But he gave good EChem...
I heart words and communication. This includes e-mails, text messages, Gchat, BlackBerry Messenger, iChat -- the works. I am a sucker for a well-crafted e-mail or a witty text message. My motto: The way to my heart is through my brain.
That's why I thought Joe could be Mr. Perfect for me. Joe and I met one night at a work gala. I had already put away an entire bottle of wine when I almost knocked him over on the dance floor.
"Do you like to dance, beautiful girl who almost stepped on my foot?" he asked.
"Only when I'm drunk. When I'm sober, I dance like Elaine from 'Seinfeld,' " I replied.
It was a rainy October night and Joe offered to escort me to the subway when the event ended, impressed that I could: a) still walk and b) do it in 3-inch heels. "E-mail me," I slurred, handing him my business card, "I loooove e-mails."
The next day at work, the misery of my hangover was interrupted when Joe sent me a long, witty, intellectually stimulating e-mail, complete with references to popular culture, long words spelled properly (so hot), anecdotes about his life, and plenty of questions about mine. Wait ... what did he look like again?
The e-mails continued, getting more and more opus-like. He responded quickly -- my number-one turn-on. Enough with that "hard-to-get" crap.Within a few days, he began sending me funny, random text messages along with the novella-esque e-mails:
I just passed the subway stop I walked you to the night we met. Good thing you didn't incapacitate me by stepping on my foot. I want to see you dance like Elaine.
What's your favorite kind of cupcake?
I just saw a man wearing a horse costume on Columbus. Ah ... New York.
He even played along when a week later I told him that I was putting a ban on our e-mail communication because I wasn't getting any work done. In response, he sent a handwritten letter to my office via courier asking me out for Saturday night. I was so overcome that I think I might have peed my pants. It was like this guy could read my mind. Finally, I would get to see him in person again!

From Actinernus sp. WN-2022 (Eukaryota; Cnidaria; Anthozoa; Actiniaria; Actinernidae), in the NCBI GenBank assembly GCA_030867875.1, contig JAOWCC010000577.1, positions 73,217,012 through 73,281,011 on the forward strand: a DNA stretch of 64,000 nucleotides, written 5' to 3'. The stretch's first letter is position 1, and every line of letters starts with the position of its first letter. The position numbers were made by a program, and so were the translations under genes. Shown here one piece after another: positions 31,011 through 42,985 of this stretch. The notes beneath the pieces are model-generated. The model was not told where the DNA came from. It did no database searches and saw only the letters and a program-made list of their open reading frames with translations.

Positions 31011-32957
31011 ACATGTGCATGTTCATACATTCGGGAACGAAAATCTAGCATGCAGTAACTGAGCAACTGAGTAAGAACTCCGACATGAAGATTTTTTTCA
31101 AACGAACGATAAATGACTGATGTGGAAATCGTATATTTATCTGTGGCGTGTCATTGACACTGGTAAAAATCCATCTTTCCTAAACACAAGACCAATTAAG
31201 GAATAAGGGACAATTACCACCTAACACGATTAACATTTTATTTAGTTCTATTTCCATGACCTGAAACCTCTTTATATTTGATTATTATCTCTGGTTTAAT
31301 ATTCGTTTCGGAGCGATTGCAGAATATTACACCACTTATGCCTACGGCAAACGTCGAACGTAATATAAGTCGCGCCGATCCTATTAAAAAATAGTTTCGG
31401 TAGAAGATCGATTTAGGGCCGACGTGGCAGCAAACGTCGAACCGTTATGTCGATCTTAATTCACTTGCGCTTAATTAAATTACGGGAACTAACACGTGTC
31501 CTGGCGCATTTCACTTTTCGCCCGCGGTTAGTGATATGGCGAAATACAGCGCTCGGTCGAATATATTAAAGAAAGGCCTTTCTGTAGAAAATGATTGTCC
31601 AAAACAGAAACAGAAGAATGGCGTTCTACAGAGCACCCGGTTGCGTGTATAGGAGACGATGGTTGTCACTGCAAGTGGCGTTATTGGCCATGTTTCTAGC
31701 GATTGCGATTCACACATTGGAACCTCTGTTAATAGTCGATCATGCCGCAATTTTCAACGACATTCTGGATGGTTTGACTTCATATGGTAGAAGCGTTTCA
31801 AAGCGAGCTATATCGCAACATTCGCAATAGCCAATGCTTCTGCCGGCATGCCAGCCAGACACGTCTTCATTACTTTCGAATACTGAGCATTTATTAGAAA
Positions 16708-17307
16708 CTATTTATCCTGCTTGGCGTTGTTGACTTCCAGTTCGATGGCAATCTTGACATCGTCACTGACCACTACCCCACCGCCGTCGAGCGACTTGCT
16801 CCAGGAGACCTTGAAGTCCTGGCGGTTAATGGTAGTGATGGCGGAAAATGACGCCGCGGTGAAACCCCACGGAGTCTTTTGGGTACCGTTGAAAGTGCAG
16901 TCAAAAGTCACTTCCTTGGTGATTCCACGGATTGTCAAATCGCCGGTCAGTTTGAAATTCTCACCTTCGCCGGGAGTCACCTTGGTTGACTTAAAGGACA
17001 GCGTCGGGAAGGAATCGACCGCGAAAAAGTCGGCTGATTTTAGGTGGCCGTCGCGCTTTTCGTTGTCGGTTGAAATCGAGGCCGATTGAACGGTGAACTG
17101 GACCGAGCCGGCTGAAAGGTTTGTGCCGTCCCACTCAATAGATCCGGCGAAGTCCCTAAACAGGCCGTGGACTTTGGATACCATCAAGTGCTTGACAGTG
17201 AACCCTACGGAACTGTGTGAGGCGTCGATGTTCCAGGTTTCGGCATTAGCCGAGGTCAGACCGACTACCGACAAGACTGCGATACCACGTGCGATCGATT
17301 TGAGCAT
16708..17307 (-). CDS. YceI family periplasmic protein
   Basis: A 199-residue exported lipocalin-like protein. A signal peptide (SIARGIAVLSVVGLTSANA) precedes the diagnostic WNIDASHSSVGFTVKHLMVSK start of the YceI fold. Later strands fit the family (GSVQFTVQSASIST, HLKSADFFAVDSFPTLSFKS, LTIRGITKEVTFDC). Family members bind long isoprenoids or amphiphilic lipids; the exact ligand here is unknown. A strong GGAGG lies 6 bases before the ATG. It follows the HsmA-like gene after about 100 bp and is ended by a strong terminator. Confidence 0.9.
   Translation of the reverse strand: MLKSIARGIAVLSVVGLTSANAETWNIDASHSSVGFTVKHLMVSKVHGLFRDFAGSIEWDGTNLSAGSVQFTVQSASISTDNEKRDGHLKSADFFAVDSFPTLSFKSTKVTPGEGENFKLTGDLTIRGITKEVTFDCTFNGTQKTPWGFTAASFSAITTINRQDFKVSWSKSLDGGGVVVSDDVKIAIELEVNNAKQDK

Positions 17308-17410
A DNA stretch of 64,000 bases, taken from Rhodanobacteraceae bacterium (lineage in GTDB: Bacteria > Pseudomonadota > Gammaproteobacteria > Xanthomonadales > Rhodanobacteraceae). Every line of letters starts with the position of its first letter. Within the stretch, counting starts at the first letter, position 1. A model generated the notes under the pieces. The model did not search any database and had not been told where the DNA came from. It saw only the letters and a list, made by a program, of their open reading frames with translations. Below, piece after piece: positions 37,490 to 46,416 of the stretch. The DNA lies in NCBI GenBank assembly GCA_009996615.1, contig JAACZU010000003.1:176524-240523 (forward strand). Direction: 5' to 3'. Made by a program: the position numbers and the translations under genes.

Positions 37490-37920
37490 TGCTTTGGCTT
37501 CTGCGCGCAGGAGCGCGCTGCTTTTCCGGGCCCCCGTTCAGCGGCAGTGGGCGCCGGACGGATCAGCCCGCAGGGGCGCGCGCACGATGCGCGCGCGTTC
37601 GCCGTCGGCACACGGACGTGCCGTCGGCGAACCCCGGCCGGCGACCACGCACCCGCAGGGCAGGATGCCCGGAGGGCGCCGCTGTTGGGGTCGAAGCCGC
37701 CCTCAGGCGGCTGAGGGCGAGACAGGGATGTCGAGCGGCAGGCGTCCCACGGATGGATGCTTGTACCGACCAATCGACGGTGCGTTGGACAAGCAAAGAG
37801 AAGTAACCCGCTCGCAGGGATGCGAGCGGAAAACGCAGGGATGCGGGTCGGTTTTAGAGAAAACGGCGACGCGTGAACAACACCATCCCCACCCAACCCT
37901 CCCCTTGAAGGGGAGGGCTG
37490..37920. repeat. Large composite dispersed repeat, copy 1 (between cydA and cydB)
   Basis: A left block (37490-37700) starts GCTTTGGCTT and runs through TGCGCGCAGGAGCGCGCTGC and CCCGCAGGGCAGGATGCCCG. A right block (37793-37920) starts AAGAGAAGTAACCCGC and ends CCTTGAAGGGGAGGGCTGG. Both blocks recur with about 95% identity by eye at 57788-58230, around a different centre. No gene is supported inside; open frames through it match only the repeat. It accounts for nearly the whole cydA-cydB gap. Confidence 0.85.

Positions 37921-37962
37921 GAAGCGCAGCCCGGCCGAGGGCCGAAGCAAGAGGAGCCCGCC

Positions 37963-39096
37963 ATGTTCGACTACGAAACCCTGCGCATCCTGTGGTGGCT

That Saturday night I walked into the fancy seafood restaurant ready to pick up our witty repartee right where it left off. As soon as we sat down across from each other, I felt my stomach drop. Something was very, very wrong. He was attractive enough, but I wasn't attracted to him. Why? We had nothing to say to each other. I mean ... nothing. How could this have happened?
What Joe and I had was something I like to call "E(mail)Chemistry" or "EChem" -- really hot technological chemistry. When you've got great EChem with someone, it can often be indicative of real chemistry, but sometimes, sadly, it is not. Why? My theory: E-mails, texts, Gchat, etc. all allow a person to develop what I've dubbed an "EPersona," i.e., their technological way of being.
The tricky thing is that an EPersona may or may not have anything to do with a person's authentic self. The safe distance that technology creates allows people the opportunity to represent their best, most wonderful, sometimes even fantasy self. When you can be calculated, deliberate and thoughtful about every word, you can feel brave enough, safe enough, in control enough to do, say and be things that you could never do, say or be face-to-face.
But the catch is that is the only person you can fall in love with is a real, authentic person -- in person -- not a freaking avatar. And falling in love is about vulnerability, imperfection, and spontaneity.
What I learned from Joe and others like him (sadly, there have been too many) is that amazing EChem is just not enough. Getting to know someone's EPersona is not sufficient. No e-mail (no matter the length) or text message (no matter the wit) can replace that odd, quirky, unpredictable genius that is real/live chemistry between real/live people. That strange electric moment when someone kisses you for the first time and you feel an army of hummingbirds in the pit of your stomach.
A few weeks after the Joe incident, I got set up on a blind date with Adam. We exchanged e-mails before we ever met in person. He didn't respond very quickly, there were no long words in his email.
He misspelled many of the simple words, his grammar was iffy, he didn't catch my reference to "The Fountainhead," and he didn't send me a text message to confirm our date. In fact, I was pretty sure we had nothing in common based on our dull EChem.But halfway through dinner when he grabbed my hand, I felt an undeniable jolt of energy bolt up my arm and I knew in my gut that it was right.